I have recently learned that entire musical genres from my youth passed me by completely – thus making me think I wasted the best years of my life. I write this in the hope that other people will comment to say they don’t remember them either and, hence that I was a normal well balanced teenager, if that term’s not too much of an oxymoron.

Firstly in the 80s there was a type of music called Loutish Grebo. That information came to me from the Reverend Richard Coles on BBC Radio 4.

I say again the Reverend Richard Coles is more in touch with music than me, Admittedly he was in a band called the Communards then but he’s still a man of God

It’s his bloody job just to maintain a look of benign confusion when music is discussed and mine to sigh, pat him on the head and explain it all to him

Second case is music called Gabba which, it turns out is that high frequency pounding dance music from the 90s. By then, I was no longer a teenager but nevertheless, I should surely have been on at least nodding terms with matters musical.

And now the final one, which, at least was originally from 100 years before I was born but I also had never heard of this.

I went with my lovely bride to see a performance of Art Song at the Wigmore Hall in London last night which, it turns out , is a genre in which just a solo singer and a pianist perform songs, the lyrics of which are famous poems. Actually quite entertaining, and improved by the pianist taking a break from tickling the ivories to explain the poem:music linkages each time.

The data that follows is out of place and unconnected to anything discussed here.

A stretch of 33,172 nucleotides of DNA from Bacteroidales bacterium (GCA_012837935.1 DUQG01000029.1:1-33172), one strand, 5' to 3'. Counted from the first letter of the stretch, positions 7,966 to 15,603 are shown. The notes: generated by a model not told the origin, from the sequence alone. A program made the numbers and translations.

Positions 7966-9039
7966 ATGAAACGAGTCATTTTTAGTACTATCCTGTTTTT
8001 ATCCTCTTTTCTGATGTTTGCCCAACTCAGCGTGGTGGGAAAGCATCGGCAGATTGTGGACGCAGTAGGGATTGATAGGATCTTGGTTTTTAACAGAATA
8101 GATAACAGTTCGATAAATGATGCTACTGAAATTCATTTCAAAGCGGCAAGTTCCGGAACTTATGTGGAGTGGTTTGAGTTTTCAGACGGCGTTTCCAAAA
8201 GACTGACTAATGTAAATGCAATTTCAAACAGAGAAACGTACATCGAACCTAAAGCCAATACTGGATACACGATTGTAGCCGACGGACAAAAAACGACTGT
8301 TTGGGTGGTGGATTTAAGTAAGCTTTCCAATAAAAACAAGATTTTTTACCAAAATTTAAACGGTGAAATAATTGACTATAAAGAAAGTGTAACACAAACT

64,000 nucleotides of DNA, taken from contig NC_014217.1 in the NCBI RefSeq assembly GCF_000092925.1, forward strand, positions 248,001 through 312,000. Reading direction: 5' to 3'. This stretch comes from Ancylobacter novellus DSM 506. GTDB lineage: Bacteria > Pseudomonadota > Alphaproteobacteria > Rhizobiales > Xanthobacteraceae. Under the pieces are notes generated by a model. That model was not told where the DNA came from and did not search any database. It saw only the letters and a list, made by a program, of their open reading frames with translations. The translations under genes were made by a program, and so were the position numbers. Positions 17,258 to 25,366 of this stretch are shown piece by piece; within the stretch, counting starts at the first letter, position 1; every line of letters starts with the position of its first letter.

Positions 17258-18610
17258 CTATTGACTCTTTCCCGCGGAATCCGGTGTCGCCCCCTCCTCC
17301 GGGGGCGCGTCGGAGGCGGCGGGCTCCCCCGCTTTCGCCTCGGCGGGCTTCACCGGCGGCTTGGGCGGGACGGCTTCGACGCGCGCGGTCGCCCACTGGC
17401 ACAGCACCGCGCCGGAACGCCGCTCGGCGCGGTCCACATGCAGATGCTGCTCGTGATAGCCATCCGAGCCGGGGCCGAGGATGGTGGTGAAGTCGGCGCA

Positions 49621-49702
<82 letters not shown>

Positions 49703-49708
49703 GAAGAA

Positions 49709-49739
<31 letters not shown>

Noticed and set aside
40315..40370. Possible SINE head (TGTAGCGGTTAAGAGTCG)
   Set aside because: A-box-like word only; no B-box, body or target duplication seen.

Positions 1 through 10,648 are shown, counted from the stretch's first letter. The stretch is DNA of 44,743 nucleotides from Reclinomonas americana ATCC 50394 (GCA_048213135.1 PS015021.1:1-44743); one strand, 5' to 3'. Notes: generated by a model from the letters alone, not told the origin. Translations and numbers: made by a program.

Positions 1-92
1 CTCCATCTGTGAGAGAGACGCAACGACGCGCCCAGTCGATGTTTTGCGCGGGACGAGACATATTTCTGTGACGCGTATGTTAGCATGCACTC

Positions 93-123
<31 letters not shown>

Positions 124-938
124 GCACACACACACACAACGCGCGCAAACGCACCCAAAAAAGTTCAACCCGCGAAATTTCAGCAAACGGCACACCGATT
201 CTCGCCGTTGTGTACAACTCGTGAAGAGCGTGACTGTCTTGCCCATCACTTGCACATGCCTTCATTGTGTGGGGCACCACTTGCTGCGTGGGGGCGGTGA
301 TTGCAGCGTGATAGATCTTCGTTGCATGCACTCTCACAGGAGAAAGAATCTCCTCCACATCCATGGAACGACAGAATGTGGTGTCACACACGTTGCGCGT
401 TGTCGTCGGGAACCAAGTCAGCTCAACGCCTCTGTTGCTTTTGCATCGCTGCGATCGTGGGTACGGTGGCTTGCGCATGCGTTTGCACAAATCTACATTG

Having said that, I think I had a head start from being a heavy rock aficionado in the late 20th century.
The haunting beauty of the Art Song ‘Chemin d’Amour’ (Pathway to love) has many similarities to the poetry in a number of rock songs.

Ian Gillan in particular broke new poetic ground early in his career by rhyming ‘Ultrasonic’ with ‘Gin & Tonic’ before moving onto the seminal classic ‘Disturbing the Priest’, which featured the  lyric

‘Do we mind disturbing the priest? No, no not in the least’

The greatest achievement of all though was David Saint Hubbins’ interweaving poetic themes and metaphors of

‘My baby fits me like a flesh tuxedo, I like to sink her with my pink torpedo’

The bulk of the audience without my grounding in poetic music of that kind stood no chance of understanding Art Song.